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November 6, 2017 9:30 AM, EST
Jurors in Pilot Flying J Criminal Trial to Hear How Sales Team Veered Into Corruption
Pilot Flying J headquarters raymondclarkeimages/Flickr

Jurors in a Chattanooga courtroom will be going inside what the nation’s largest diesel fuel retailer concedes was a corrupt sales division where fraud was taught and celebrated.

“(Expletive) them early and (expletive) them often,” jurors will hear former Vice President of Sales John “Stick” Freeman say in a secretly recorded staff meeting. “I mean, (expletive), sell it to them the way they wanna buy.”

They’ll also hear Freeman in person.

Trial to launch

Freeman’s onetime boss and alleged rip-off collaborator — former Pilot Flying J President Mark Hazelwood — and three other ex-employees of the firm, executive Scott Wombold and account representatives Heather Jones and Karen Mann, are standing trial beginning Nov. 6 in U.S. District Court in Chattanooga on charges including conspiracy to commit wire and mail fraud.

Jury selection begins Nov. 6. It likely will span the entire day. The trial is expected to stretch into late December. Jurors will get Fridays off and breaks for holidays.

Hazelwood, Wombold, Jones and Mann are the final four left at the defense table in a legal battle that began on Tax Day 2013 with a daytime raid of the diesel giant’s Knoxville, Tenn., headquarters.

RELATED: ‘Architect’ of Pilot Flying J fuel rebate scam strikes deal to plead, cooperate

The FBI soon revealed it had been probing for two years a scam within Pilot Flying J on small trucking firms buying lots of diesel fuel. The scam had been operating since at least 2008.

Jimmy Haslam, CEO and owner of the Cleveland Browns, has denied any knowledge and is not charged. Eighteen former employees in the diesel sales division have admitted promising trucking firms a certain rebate on diesel fuel but paying much less and lying when the firms grew suspicious. Two more were granted immunity.

RELATED: Jimmy Haslam fights deposition order in Pilot Flying J case

Pilot Flying J’s board of directors has confessed criminal responsibility, agreeing to a $92 million penalty. The company also paid $85 million to settle most of the lawsuits related to the fraud scheme. It also agreed to pick up the defense tab for Hazelwood, Wombold, Jones and Mann.

Each is represented by attorneys with some of the most prestigious law firms in the country. But if a jury convicts them and an appellate court declares the trial constitutionally sound, they must pay their former employer back, court records show.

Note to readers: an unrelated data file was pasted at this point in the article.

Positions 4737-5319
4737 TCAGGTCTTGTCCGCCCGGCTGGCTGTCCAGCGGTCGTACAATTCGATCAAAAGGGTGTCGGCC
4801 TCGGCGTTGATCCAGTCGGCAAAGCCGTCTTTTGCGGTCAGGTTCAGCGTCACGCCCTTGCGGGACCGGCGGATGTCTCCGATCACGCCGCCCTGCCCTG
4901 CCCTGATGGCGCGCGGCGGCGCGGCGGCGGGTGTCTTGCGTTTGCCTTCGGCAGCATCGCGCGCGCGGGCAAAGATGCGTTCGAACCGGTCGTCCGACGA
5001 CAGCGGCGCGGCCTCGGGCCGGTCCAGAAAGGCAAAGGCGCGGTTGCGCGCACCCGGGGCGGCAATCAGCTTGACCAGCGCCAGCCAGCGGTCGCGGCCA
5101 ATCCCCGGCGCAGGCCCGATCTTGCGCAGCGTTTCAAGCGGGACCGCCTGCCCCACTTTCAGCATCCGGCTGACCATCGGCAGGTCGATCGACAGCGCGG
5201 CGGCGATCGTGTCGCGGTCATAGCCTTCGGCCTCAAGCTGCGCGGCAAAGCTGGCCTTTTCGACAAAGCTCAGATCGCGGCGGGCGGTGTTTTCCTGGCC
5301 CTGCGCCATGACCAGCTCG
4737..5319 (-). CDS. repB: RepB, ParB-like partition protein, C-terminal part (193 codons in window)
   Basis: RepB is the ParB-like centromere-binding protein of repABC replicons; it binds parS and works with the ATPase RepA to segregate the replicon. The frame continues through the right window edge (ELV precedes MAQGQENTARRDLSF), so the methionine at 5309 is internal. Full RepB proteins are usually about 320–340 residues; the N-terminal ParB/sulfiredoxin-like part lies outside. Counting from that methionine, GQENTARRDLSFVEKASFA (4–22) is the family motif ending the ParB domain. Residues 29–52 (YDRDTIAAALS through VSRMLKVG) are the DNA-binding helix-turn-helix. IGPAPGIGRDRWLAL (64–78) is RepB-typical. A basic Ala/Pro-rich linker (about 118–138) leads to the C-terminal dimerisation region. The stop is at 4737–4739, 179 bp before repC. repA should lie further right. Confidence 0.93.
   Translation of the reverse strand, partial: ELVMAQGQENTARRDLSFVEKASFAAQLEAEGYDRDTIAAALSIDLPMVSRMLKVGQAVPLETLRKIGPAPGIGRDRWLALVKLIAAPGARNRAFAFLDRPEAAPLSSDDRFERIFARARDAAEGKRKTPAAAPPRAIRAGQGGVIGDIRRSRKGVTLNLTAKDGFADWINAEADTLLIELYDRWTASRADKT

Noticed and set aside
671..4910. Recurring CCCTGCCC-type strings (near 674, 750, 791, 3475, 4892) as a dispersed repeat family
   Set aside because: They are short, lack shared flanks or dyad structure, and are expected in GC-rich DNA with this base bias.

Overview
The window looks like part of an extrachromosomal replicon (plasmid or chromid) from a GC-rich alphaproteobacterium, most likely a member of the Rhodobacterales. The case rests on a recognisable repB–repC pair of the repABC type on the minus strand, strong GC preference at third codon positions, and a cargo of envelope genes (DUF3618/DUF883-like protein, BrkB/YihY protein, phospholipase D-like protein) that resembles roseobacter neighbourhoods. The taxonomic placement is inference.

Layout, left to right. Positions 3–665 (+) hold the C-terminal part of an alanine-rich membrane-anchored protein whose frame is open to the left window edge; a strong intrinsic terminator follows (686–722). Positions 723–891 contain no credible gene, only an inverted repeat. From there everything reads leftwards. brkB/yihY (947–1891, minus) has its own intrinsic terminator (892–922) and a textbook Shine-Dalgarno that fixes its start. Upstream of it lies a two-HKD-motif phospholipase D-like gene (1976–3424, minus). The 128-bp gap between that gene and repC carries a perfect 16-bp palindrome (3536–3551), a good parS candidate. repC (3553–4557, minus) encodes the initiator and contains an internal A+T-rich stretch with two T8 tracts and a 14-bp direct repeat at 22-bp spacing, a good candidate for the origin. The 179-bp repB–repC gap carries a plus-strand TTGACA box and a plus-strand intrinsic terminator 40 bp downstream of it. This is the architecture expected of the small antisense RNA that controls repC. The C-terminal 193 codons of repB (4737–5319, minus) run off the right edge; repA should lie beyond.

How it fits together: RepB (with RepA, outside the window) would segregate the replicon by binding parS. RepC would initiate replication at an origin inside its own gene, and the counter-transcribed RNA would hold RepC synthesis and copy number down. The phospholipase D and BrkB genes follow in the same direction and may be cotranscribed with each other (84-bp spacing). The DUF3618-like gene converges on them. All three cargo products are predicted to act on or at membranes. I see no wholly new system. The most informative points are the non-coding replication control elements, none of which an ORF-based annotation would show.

Prison, if the four are convicted, is on the horizon under federal sentencing guidelines, which get higher with each million defrauded.

But attorneys for Hazelwood and the others are already signaling the message they want to send to this jury: Just because others in the sales division were committing fraud didn’t mean this quartet knew about their crimes.

“For you to find that a particular defendant joined a conspiracy, it is not enough for the evidence merely to establish a climate of activity that reeks of something foul,” the attorneys wrote in a pitch to U.S. District Judge Curtis Collier to include that statement in legal instructions.

The battle for truckers

Four years after the raid, the federal court record is filled with details of how many in the direct sales division at the nation’s largest diesel fuel retailer became corrupted by greed at a time when the Knoxville-based firm was already making billions every year.

Pilot was in a fierce competition in 2008 for truck stop business. Back then Flying J was one of Pilot’s competitors. They wound up merging. But in that 2008 business battle, Pilot’s direct sales division was under pressure to lure in trucking firms, so Pilot began offering rebates on diesel fuel to trucking firms that would, in turn, promise to fuel all rigs at Pilot truck stops, court records show.

It was a plan that not only guaranteed big gallon sales but drew truckers into Pilot’s retail stores at its travel centers. Those truckers spent money — gifts for the family back home, showers, a hot meal, coffee and snacks.

At the end of 2008, Pilot operated more than 300 truck stops and sold more than 3 billion gallons of diesel fuel. But the firm — founded by Knoxville businessman Jim Haslam with a single gas station in 1958 — still had at least three chain competitors — Love’s, Travel Centers of America and Flying J — and competition from thousands of mom-and-pop operations across the U.S.

The idea of locking down business by offering a fuel discount wasn’t new. Pilot’s competitors did it. But most of Pilot’s chain competitors were limiting these discounts to big trucking firms.

Hazelwood, a longtime sales executive on the rise within the firm’s sales division, had a subordinate — John “Stick” Freeman — with a plan to both target smaller trucking firms with rebate offers and, the government alleges, defraud them.

The architect